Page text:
Retail demand can force the SEC to approve a Bitcoin ETF

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Several investment firm executives have debated the likelihood of the US Securities and Exchange Commission (SEC) licensing a US-based Bitcoin (BTC) exchange-traded fund (ETF) during a CNBC broadcast on March 7.

The discussion follows the recent rejection by the SEC of its latest pending Bitcoin ETF application.

Wilshire Phoenix first submitted the application for the proposed “United States Bitcoin and Treasury Investment Trust” to the SEC in January 2019.

Despite six changes in 13 months in 13 months, the SEC rejected the Wilshire Phoenix ETF, with concerns about manipulation of the Bitcoin market and limited investor protection.

Chris Hempstead, the director of institutional business development at ETF and hedge fund provider IndexIQ, predicts that a Bitcoin ETF will come as private demand for the product grows.

“I very much doubt that this will be the last straw,” Hempstead said. “I think everyone will continue to listen to the feedback and comments from the SEC, what their comments are, and they will continue to address it.”

Despite predicting that the committee will reconsider its position if it is confronted with broad demand in the coming years, Hempstead does not predict “significant changes to the SEC’s decision in the near future.”

“At some point, when market demand and investor demand push the pendulum to a certain area, they are likely to look at it again and have different types of considerations.”

Nick Colas, the co-founder of the investment analysis company DataTrek Research, expressed skepticism about the prospect that the SEC would soon grant a license for a Bitcoin ETF.

“You see a central bank cryptocurrency before you see a Bitcoin ETF,” he said.

When asked whether stablecoins are “imminent” for consumers, Hempstead replied: “I think you are doing something.”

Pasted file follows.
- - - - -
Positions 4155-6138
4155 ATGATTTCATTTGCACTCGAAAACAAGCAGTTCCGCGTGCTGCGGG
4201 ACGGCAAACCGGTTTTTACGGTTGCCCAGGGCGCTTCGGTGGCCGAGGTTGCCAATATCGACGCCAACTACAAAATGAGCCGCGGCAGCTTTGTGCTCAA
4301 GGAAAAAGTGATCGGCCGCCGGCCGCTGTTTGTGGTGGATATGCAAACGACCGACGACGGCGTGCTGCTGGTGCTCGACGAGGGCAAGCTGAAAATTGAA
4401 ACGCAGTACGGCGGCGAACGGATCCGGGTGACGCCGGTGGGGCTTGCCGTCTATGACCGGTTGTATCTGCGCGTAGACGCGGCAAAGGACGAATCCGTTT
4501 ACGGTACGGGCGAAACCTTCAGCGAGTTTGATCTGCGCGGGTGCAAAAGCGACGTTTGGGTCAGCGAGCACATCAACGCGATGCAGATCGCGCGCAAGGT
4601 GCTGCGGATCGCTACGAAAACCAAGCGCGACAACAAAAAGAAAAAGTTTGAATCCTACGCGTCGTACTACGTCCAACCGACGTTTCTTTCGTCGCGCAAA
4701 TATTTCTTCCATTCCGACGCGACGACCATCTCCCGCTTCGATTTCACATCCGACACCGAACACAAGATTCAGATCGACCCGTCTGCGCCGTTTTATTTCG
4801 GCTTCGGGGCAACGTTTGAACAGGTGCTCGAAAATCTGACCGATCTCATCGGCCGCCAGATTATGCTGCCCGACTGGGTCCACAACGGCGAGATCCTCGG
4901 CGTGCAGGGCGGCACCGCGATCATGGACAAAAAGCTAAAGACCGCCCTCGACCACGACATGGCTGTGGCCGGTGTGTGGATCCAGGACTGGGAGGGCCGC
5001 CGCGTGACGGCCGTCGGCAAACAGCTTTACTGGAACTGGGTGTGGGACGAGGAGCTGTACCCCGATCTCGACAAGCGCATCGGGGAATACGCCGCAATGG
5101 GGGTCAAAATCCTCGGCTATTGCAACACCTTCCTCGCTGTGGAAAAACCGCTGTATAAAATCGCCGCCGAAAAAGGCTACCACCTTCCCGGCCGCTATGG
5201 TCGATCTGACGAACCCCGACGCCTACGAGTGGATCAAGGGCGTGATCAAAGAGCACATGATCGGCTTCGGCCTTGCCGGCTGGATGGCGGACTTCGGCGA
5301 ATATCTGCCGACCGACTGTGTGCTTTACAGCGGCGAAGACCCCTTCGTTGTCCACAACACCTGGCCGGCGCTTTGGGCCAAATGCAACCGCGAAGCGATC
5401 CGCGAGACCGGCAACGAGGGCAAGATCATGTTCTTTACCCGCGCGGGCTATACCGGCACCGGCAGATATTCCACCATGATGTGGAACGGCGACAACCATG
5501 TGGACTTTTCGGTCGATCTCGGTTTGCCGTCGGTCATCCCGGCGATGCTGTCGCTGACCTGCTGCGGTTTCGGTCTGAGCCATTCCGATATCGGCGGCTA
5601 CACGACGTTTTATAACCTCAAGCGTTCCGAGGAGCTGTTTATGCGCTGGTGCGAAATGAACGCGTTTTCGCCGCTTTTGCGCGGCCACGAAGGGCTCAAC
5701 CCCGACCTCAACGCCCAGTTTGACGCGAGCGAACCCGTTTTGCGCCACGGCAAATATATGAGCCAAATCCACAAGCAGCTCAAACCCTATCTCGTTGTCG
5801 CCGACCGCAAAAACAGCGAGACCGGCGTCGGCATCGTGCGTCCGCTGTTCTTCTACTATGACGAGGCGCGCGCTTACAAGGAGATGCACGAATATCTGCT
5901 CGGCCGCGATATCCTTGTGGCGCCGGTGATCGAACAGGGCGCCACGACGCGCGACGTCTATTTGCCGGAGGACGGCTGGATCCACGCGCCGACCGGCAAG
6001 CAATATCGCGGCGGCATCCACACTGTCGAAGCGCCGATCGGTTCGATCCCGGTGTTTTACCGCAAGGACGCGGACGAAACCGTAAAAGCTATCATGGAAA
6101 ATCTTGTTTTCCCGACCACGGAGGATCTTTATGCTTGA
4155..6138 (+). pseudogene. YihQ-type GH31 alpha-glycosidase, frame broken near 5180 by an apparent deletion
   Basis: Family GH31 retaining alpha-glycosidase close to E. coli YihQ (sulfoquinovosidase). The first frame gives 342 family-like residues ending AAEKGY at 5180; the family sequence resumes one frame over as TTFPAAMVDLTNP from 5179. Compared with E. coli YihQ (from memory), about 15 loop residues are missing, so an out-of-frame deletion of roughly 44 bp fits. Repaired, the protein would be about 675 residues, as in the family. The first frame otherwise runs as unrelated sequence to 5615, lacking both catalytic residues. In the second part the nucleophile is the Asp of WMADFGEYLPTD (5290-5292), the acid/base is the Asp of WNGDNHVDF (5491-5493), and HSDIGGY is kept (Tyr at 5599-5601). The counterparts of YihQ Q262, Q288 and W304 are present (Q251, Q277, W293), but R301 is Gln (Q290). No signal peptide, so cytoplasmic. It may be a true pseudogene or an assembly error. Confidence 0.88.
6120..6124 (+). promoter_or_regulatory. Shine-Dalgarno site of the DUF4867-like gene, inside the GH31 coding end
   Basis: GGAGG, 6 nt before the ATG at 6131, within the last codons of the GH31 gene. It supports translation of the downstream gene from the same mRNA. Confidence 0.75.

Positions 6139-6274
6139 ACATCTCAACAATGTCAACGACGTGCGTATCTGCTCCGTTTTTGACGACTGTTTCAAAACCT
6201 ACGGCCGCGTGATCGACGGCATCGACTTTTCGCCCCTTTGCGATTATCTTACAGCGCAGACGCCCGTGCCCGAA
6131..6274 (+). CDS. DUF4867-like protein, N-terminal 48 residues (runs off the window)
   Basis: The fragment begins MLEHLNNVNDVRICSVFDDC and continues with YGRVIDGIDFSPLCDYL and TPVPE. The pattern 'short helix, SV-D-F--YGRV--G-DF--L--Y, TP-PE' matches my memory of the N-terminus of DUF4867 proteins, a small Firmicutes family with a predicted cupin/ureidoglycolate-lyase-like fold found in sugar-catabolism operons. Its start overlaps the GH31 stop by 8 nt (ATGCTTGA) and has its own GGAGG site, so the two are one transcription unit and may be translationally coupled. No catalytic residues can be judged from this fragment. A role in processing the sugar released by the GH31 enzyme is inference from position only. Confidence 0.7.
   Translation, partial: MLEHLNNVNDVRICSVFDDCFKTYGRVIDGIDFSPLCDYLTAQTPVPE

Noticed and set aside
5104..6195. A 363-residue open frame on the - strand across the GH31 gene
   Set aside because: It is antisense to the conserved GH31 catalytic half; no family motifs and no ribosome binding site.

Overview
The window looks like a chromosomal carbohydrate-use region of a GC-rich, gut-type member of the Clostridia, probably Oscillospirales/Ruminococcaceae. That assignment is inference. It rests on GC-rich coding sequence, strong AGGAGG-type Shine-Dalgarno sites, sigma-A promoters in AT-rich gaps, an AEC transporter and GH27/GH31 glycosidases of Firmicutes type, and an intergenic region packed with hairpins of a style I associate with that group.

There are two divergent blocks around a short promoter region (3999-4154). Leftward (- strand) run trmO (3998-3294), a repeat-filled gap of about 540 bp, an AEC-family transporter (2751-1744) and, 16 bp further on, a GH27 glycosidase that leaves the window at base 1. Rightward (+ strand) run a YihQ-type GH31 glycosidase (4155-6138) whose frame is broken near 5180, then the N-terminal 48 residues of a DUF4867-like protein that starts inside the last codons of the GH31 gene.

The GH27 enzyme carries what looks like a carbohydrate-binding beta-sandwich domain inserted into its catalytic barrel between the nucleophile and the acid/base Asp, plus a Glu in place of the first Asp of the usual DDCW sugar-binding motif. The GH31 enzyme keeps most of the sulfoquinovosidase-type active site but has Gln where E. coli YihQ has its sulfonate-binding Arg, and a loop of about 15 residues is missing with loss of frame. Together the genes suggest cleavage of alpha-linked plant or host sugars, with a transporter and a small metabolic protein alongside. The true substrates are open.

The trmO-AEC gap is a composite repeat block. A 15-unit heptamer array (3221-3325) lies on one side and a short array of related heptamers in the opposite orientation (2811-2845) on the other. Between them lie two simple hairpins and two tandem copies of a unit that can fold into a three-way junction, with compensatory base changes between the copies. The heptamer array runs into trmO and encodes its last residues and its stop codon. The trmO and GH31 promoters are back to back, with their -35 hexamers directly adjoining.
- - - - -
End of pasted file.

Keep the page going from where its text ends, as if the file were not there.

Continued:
Hempstead predicts that stable coins and other cryptocurrency products will be regulated as the sector matures and the public gains more insight into the internal functioning of distributed ledger technology (DLT).

“I think part of what they’re waiting for is a bit more structure and overview of the operational complexity of cryptocurrency transactions […] I think that as we see more risk diversification and more understanding about how these different products, not just Bitcoin, how they work – I think that’s probably what is needed at the Commission level. “

According to Dan Wiener, chairman of Adviser Investments and editor-in-chief of The Independent Adviser for Vanguard Investors, the acceptance of blockchain technology by companies is “more important” than cryptocurrency.

Wiener rejected the idea that Bitcoin is completely needed, arguing that payment platforms such as Venmo have attracted much more acceptance than cryptocurrencies.

“Do we really need bitcoin? I’m not a drug dealer. I’m not worried about moving money […] We have many, many ways to move money, I don’t know that we should be able to hide ourselves or our identity. “

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Notes: 0Audience: 3310Registration: 11-07-2018

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